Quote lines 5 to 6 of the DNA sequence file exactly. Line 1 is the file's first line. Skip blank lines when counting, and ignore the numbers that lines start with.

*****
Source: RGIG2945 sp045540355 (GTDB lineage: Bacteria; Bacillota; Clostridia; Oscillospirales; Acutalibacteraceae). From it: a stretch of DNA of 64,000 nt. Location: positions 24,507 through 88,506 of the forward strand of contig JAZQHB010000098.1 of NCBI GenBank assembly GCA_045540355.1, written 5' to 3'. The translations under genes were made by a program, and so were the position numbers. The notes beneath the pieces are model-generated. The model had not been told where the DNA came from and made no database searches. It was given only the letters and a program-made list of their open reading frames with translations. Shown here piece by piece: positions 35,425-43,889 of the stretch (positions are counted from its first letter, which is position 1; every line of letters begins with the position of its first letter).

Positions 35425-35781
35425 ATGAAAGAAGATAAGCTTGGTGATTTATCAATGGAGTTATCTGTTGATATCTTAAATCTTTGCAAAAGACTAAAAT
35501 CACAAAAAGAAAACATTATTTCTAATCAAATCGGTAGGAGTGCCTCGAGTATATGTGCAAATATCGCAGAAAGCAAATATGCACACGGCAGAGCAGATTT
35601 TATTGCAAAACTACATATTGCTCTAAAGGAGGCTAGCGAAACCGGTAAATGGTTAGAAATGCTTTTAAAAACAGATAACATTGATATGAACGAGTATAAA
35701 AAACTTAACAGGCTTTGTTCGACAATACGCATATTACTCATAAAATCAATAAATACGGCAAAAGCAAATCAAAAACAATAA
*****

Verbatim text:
35601 TATTGCAAAACTACATATTGCTCTAAAGGAGGCTAGCGAAACCGGTAAATGGTTAGAAATGCTTTTAAAAACAGATAACATTGATATGAACGAGTATAAA
35701 AAACTTAACAGGCTTTGTTCGACAATACGCATATTACTCATAAAATCAATAAATACGGCAAAAGCAAATCAAAAACAATAA